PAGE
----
Frank Doran has been my friend and colleague for the last thirty years.
Like many people in Aberdeen and London, and across the wider Labour and trade union movement, I will miss him terribly.
Frank’s judgement of people and issues was always sound, his commitment to the best interests of working people was at the core of his political values, his patience with people who were struggling with life was exemplary.
His political contribution was wide-ranging, but always consistent. He worked tirelessly to strengthen the links between the Labour Party and the trade unions at both local and national level. The same was true of his commitment to culture and the arts, both in Aberdeen and at Westminster. As a constituency MP, he was conscientious and diligent, and always aware of the bigger picture.
I first got to know Frank when he stood in the then Tory seat of Aberdeen South in 1987, and after his surprise victory I worked with him as his parliamentary researcher until 1992.
I came back from Westminster to work with Frank again when he was elected MP for Aberdeen Central in 1997, until I was elected as the first MSP for the same constituency two years later.
Frank retired in 2015 as MP for Aberdeen North, having represented all three city constituencies over three decades, in both government and opposition.
Perhaps Frank’s finest hour as a local MP came following the Piper Alpha disaster in 1988.
While the region and the industry were still reeling from the worst catastrophe in the 50 years of the North Sea oil and gas industry, Frank set to work to do what he could to make sure such a thing would never happen again.
His leading role in support of the Piper Alpha Families and Survivors Association helped that group of oil workers, bereaved parents and widows to turn their anger and grief into solid steps forward in offshore safety, ensuring that the workers as well as the industry were heeded in the Cullen inquiry and the Government actions that followed.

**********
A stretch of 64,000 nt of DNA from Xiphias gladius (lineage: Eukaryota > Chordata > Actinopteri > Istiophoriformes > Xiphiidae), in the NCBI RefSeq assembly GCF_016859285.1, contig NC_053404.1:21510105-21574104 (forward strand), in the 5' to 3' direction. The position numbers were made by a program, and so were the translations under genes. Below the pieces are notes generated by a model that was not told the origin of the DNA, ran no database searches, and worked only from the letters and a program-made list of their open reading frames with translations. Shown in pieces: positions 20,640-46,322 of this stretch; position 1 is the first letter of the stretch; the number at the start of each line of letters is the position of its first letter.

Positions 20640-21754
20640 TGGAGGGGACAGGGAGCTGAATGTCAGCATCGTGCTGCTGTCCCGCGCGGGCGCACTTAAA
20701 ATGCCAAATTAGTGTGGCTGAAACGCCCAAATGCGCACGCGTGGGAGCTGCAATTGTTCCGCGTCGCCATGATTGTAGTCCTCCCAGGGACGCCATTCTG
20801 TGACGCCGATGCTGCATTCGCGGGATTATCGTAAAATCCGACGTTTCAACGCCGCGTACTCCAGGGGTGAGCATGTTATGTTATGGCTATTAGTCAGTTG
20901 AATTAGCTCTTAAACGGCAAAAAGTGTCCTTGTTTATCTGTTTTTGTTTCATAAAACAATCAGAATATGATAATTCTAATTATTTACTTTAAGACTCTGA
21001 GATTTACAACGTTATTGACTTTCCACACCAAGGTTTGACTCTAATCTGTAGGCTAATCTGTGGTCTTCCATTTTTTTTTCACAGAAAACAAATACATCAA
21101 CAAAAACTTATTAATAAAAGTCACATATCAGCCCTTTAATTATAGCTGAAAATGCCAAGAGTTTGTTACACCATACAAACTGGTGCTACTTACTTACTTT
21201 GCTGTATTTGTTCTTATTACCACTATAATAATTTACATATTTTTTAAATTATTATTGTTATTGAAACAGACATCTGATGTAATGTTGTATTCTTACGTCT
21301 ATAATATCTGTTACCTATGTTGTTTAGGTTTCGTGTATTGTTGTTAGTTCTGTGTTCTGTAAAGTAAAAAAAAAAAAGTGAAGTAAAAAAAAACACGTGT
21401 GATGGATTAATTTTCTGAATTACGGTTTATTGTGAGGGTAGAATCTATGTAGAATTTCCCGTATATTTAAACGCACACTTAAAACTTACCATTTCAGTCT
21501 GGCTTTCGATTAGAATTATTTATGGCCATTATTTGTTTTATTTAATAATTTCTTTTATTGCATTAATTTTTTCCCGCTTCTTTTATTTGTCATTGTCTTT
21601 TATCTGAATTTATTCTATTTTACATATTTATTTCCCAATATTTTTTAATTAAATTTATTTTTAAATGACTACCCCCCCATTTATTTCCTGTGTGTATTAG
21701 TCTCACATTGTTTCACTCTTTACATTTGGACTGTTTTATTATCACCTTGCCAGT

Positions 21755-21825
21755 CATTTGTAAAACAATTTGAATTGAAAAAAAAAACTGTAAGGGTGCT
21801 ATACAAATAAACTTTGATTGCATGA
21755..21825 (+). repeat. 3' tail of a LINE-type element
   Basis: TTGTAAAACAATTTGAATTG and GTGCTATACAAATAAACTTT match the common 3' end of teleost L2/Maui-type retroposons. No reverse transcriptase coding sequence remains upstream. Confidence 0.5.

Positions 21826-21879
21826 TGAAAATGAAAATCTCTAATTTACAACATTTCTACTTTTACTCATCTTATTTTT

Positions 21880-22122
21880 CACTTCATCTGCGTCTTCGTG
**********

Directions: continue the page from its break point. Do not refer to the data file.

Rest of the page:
Others might have been content to point the finger of blame or to focus on financial compensation for the victims of the disaster.
Frank Doran was prepared to work in many different ways at once; supporting the rapid growth of offshore trade unionism, putting his legal background to good use in drawing up the necessary constitution for the families’ association while lobbying Tory Ministers to persuade them to enable and not obstruct the kind of fundamental change the offshore industry needed to make.
In his second spell as an Aberdeen MP, from 1997 to 2015, Frank Doran continued to champion workers’ rights in general and offshore workers in particular, for example leading calls for a public inquiry into helicopter safety after lives were lost in helicopter disasters in recent years.
At a time when more and more policy responsibilities in Scotland were transferred from Westminster to Holyrood, he made sure that Aberdeen issues were never off the agenda for UK Ministers, whether in a Labour or a Tory-led Government.
Many constituents across Aberdeen have had the benefit of Frank’s support in the last thirty years, and many good causes in the city have enjoyed his backing too.
He helped many to realise the great potential the city has in its cultural life, and was always ready with good advice and excellent networks of contacts for those trying to realise that potential.
Frank Doran was born in Edinburgh, worked as a young lawyer in Dundee and then represented Aberdeen, dividing his time between Aberdeen and London. His family, friends and colleagues across Scotland and the Labour movement have all been enriched by his positive and generous attitude to life, and many of us have learned from him a great deal.
The saddest thing in Frank’s life is that it has ended so soon after his well-earned retirement.